MP3 Player Lawsuits Dropped
SAN FRANCISCO (Reuters) — Recording industry executives announced Wednesday an end to all litigation over the "Rio" portable MP3 Internet music player, which a Federal appeals court has ruled does not violate anti-piracy laws.
In a joint statement, the Recording Industry Association of America (RIAA), the Alliance of Artists and Recording Companies (AARC) and Diamond Multimedia Systems Inc, the maker of the Rio, said they had reached "mutually satisfactory resolution of outstanding legal issues."
"Rio has set in motion a new age in digital music enjoyment," Ron Moore, general counsel of Diamond Multimedia, said in a statement. "We felt it was important to bring this exciting new technology to market for all of those who create, distribute or enjoy music."
The announcement Wednesday marked a formal end to months of litigation over the "Rio", one of a new breed of portable, pager-sized Internet music players that can download and play CD-quality songs encoded in the so-called MP3 format.
Sensing a potential new threat for music piracy, recording industry executives asked the courts to issue an injunction barring sales of the device. This was denied, and the companies appealed.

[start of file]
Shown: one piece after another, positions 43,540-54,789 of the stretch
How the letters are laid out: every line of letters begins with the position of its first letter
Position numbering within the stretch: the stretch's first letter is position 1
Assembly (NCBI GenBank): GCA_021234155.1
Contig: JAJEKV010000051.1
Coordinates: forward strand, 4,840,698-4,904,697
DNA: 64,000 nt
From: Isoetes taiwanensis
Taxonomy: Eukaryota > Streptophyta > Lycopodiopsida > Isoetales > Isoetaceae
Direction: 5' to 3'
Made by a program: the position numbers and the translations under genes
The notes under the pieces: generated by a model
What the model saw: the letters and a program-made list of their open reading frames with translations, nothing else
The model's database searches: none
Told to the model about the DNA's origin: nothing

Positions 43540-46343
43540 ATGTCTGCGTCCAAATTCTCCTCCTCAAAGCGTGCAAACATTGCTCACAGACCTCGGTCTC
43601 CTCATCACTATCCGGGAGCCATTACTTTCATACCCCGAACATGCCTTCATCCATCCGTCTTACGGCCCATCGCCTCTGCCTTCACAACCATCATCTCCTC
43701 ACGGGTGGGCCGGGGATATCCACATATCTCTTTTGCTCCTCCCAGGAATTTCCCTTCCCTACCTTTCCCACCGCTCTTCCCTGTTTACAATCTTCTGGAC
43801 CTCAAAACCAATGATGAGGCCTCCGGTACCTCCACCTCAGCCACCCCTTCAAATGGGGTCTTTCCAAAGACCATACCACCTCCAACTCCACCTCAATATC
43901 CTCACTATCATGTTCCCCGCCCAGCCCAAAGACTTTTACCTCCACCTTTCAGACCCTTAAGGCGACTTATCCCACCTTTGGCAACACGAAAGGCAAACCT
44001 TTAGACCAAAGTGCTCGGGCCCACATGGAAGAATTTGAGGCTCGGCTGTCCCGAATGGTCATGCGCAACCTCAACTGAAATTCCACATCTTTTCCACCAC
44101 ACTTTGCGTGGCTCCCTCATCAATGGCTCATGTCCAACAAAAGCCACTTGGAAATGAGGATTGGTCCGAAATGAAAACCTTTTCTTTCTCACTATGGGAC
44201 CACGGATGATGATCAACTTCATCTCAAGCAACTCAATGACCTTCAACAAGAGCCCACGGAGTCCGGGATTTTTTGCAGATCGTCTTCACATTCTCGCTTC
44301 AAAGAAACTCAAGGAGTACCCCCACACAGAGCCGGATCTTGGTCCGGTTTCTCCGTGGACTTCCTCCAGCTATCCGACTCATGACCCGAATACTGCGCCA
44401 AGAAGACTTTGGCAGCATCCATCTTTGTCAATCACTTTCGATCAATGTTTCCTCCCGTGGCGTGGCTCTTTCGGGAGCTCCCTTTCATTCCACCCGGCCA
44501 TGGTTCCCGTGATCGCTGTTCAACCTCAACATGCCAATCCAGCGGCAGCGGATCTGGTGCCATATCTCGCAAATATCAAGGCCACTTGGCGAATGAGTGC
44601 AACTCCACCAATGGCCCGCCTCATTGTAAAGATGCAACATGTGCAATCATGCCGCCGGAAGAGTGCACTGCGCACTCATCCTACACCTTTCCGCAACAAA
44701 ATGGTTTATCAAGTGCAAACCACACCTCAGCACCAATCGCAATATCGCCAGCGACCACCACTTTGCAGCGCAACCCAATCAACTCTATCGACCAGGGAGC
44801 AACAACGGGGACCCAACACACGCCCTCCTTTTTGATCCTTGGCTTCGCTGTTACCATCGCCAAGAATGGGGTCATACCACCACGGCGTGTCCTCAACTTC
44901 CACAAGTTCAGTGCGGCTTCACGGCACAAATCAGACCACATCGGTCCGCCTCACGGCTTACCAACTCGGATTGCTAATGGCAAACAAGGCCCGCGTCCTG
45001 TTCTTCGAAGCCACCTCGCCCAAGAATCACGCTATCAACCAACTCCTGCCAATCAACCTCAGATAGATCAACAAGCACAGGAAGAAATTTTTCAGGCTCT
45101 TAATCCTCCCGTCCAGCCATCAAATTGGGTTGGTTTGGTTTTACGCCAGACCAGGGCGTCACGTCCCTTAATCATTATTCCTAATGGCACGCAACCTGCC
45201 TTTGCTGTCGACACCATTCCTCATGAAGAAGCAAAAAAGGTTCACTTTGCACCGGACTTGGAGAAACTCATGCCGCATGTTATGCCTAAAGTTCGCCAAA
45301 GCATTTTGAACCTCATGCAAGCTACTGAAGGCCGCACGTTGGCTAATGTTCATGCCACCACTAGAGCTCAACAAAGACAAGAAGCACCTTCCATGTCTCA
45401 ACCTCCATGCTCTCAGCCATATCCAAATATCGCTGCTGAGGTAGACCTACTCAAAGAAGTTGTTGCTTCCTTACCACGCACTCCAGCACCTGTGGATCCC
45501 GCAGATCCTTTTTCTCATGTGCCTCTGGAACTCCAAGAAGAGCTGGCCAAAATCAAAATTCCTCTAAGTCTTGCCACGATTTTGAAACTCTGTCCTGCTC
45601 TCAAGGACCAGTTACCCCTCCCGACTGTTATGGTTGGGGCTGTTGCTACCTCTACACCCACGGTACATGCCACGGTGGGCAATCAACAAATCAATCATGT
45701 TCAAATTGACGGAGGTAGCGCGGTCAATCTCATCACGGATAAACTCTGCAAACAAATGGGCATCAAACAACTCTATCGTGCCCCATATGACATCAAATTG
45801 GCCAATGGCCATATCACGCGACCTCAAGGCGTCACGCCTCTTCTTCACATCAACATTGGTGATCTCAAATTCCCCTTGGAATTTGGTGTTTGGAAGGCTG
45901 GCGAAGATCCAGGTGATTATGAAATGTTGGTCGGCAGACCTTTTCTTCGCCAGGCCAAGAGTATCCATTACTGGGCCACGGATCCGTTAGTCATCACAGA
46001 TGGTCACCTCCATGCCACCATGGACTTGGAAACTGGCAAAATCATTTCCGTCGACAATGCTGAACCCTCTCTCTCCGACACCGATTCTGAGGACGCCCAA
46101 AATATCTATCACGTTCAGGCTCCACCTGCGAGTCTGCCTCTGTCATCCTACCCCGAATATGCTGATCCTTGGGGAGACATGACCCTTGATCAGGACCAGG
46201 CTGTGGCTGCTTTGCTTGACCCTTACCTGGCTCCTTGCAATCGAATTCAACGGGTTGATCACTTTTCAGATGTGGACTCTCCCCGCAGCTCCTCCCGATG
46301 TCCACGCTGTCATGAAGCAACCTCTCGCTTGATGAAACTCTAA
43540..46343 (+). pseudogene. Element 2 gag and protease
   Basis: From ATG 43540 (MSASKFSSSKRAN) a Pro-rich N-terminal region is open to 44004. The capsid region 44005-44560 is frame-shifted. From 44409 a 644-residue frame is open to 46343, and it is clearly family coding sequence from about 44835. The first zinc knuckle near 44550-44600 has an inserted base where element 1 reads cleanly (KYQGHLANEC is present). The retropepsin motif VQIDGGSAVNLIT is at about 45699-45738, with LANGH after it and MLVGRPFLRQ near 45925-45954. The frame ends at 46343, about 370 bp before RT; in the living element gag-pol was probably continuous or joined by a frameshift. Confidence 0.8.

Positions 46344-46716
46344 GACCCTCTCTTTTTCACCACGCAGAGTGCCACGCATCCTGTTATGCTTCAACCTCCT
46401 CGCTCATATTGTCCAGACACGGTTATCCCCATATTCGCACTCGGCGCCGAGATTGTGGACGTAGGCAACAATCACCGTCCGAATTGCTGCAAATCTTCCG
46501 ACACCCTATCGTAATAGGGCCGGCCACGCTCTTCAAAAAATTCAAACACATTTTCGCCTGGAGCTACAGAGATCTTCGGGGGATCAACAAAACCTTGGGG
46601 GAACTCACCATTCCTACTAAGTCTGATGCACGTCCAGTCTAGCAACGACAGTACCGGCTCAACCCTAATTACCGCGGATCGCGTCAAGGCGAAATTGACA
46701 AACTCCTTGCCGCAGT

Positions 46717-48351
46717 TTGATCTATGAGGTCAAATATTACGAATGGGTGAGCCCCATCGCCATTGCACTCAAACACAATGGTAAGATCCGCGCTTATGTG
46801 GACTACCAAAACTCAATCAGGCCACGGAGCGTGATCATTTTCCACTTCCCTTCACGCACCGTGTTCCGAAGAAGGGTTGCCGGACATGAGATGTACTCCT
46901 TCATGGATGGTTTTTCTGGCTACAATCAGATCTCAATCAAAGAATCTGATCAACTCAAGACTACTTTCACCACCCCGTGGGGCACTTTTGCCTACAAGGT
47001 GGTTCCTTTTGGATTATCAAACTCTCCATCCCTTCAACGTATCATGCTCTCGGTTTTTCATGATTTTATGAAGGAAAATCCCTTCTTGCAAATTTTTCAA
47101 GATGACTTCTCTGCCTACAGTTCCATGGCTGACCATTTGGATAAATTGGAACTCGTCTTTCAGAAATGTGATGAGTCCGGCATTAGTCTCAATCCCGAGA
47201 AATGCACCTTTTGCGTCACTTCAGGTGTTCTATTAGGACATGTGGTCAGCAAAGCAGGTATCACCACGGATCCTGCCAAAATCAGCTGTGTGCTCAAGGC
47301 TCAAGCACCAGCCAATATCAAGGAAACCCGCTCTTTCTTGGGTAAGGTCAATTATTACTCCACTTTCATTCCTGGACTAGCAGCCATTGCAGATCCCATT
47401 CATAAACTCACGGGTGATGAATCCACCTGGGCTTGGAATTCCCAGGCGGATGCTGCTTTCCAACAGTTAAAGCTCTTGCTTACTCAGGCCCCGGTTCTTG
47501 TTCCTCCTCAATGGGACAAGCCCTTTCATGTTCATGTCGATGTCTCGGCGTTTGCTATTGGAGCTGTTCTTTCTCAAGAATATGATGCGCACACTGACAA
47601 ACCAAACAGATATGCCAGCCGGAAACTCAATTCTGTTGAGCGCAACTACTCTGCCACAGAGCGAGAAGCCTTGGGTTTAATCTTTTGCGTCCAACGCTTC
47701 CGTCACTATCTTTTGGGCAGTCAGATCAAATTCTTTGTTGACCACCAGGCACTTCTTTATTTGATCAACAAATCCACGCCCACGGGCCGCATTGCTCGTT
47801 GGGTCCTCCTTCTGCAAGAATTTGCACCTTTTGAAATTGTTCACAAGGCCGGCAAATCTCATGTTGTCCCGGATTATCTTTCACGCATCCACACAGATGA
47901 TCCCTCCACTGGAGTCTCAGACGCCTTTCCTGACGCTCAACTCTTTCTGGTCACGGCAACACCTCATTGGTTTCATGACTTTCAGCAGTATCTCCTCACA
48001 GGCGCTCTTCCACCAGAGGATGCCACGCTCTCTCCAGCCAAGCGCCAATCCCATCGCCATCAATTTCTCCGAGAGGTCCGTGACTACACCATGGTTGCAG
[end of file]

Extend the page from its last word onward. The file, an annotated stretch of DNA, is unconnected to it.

In June, a federal appeals court in San Francisco killed all hope for blocking the Rio when it ruled that the device was not primarily a recorder and thus was not subject to 1992 federal anti-piracy laws.
In the meantime, however, both MP3 player manufacturers and the recording industry have cooperated in developing the "Secure Digital Music Initiative" (SDMI), a joint effort to establish guidelines for Internet music formats and devices by the end of the year.
As part of Wednesday's announcement, all the major players vowed to continue cooperation in hopes of bringing order to the fast-growing Internet music scene.
"The RIAA is also pleased to bring a formal end to this legal process," Cary Sherman, senior executive vice president and general counsel of the RIAA, said in a statement. "Today's announcement makes clear that the future of the digital music marketplace will be created in the marketplace itself, enabled by initiatives like SDMI."
AARC Executive Director Linda Bocchi said the cooperation would promote "the development of a legitimate online music market."